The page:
MEXICO CITY — Investigators probing a firebombing of a Mexican casino last summer that left 52 people dead said Tuesday that gangsters were the sole cause of the tragedy, clearing safety inspectors and the casino owner of any criminal negligence.
The investigators said the Casino Royale in Monterrey had been adequately equipped with safety features and emergency exits.
"Even if all safety and security measures were in place, it wouldn't have mattered for a fire of this kind," said Adrian de la Garza, the attorney general for the state of Nuevo Leon.
A survivor of the fire called the report a whitewash, saying the casino owner remains in Miami and that Mexico's chaotic casino industry is riddled with irregularities that allow politicians to line their pockets from corruption.
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"They are washing their hands of responsibility," said Samara Perez Muniz, who lost her 18-year-old son in the blaze but escaped the building herself. "It is despicable."
Gangsters from Los Zetas, one of Mexico's most powerful and brutal crime groups, entered the casino on the afternoon of Aug. 25 and doused some 53 gallons of gasoline around the gaming floor before setting it afire, sending hysterical clients running into areas without exits, De la Garza said.
The act apparently was a reprisal for the casino owner's refusal to pay extortion.
"It was just too quick. . . . In 40 seconds, they lost the chance to evacuate," the state's chief prosecutor said.
The head of Mexico's federal anti-organized crime unit, Jose Cuitlahuac Salinas, concurred that neither city and state inspectors nor casino operator Raul Rocha Cantu was negligent.
"The facility didn't comply with all safety requirements," Cuitlahuac said. "Nevertheless, any shortcomings we found were not enough to determine that they bore criminal responsibility."
De la Garza said the Casino Royale, set in a posh area of the northern city of Monterrey, had eight exits, 40 fire extinguishers, emergency lighting and numerous signs for evacuation routes. Carpeting and fabric contained fire retardant, he added, and the doors were wide enough to permit rapid evacuation.
He said 18 people were in jail on charges related to the firebombing, but that as many as 18 others had helped take part in the Zetas attack.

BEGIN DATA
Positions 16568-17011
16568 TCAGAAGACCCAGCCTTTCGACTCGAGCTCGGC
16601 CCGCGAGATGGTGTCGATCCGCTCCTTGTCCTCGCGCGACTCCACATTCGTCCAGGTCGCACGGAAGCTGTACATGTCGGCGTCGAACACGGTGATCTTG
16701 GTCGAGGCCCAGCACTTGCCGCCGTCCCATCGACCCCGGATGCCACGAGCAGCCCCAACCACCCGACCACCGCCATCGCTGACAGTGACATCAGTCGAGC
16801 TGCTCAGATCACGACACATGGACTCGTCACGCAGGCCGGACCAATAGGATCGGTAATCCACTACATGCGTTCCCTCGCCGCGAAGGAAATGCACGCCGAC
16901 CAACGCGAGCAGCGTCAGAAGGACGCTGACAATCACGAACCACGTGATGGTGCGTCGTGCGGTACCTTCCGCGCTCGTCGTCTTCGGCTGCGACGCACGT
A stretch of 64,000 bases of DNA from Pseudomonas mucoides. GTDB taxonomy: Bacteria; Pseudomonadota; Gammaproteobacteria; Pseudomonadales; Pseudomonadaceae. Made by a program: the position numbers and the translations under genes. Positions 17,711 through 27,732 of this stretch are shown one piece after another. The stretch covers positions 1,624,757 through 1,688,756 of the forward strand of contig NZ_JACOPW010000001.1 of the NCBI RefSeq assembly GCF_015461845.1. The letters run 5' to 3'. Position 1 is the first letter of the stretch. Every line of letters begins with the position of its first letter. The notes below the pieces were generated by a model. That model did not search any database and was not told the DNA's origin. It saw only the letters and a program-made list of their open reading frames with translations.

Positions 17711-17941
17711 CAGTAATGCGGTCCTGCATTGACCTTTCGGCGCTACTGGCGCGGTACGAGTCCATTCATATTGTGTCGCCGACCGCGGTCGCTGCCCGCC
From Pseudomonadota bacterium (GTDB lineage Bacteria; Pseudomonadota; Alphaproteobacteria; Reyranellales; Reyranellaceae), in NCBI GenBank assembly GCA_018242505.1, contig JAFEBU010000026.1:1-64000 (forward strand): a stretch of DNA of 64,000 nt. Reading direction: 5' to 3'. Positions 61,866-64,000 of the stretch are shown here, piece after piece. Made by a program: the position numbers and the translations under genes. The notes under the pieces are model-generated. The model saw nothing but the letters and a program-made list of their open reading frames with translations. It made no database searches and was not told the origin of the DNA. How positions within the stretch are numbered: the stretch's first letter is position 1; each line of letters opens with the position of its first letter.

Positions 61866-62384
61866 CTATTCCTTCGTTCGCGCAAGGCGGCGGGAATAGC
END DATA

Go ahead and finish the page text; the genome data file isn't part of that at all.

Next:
De la Garza denied reports that some of the exits were locked or bricked up, a response to threats from Los Zetas, which moved heavily into Monterrey last year.
"There were no false doors. All the doors were exits," De la Garza said.
Monterrey's fire chief, Andres Molina, said in the weeks after the firebombing that firefighters found a casino door that had been bricked up and others locked. He said emergency exits at the casino were insufficient.
After his remarks, local authorities in Monterrey, in apparent reprisal, fined the volunteer fire department for holding an illegal money-raising raffle.
The firebombing of the casino — and the deaths of so many upper-middle-class victims — jolted Mexican politicians. President Felipe Calderon declared three days of national mourning and vowed a thorough probe, "whoever may fall."
A McClatchy investigation after the casino firebombing found that two consecutive administrations of Calderon's National Action Party had poked holes in a 1947 act that prohibited gambling, handing out hundreds of permits to allies in an opaque fashion, then allowing bingo and gaming halls to turn into full-fledged casinos.
In one case, federal regulators gave permits for as many as 60 casinos to a man who admitted to possession of 17 pounds of marijuana in New Mexico in 1994.
Critics of the murky regulations surrounding Mexican gaming say that politicians and bureaucrats at city, state and federal levels routinely pocket money from casino owners, much of it to finance political campaigns.
Less than a week after the Casino Royale bombing, videotapes surfaced showing Jonas Larrazabal, brother of Monterrey Mayor Fernando Larrazabal, visiting casinos on at least three occasions and receiving thick wads of cash. Authorities detained the mayor's brother for investigation.
The mayor, a member of the National Action Party, fended off calls by the party to step down. His brother said he was collecting debts on special cheeses he'd sold to the casinos. Last month, a casino owner dropped charges against Jonas Larrazabal, allowing him to go free.
A Nuevo Leon state lawmaker, Hector Gutierrez, said in an interview last week in Monterrey that the Casino Royale firebombing exposed how poorly the Interior Ministry's bureau of gaming and raffles had monitored the casino industry.
"They didn't know who the owner of the Casino (Royale) was. Can you believe it?" said Gutierrez, of the opposition Institutional Revolutionary Party.
Gutierrez headed a congressional task force that cited vast irregularities surrounding Casino Royale in a report issued in late October. The report said the casino was too close to a school (177 feet), never got approval from city officials and never registered the identities of its owners, operators and employees.
"A casino like this, that has changed management four times without the Interior Ministry checking on it, and that has expanded on one of Monterrey's busiest streets without anyone looking into it — well, there are too many complicities for us to keep quiet," Gutierrez said.
Edmundo Jimenez Ramirez, a retired lawyer who lost his wife in the casino tragedy, said he wouldn't rest until authorities behind the chaotic casino industry were brought to justice.
"I want them to punish the owner (of Casino Royale) and all the officials who turned a blind eye to this," Jimenez said.
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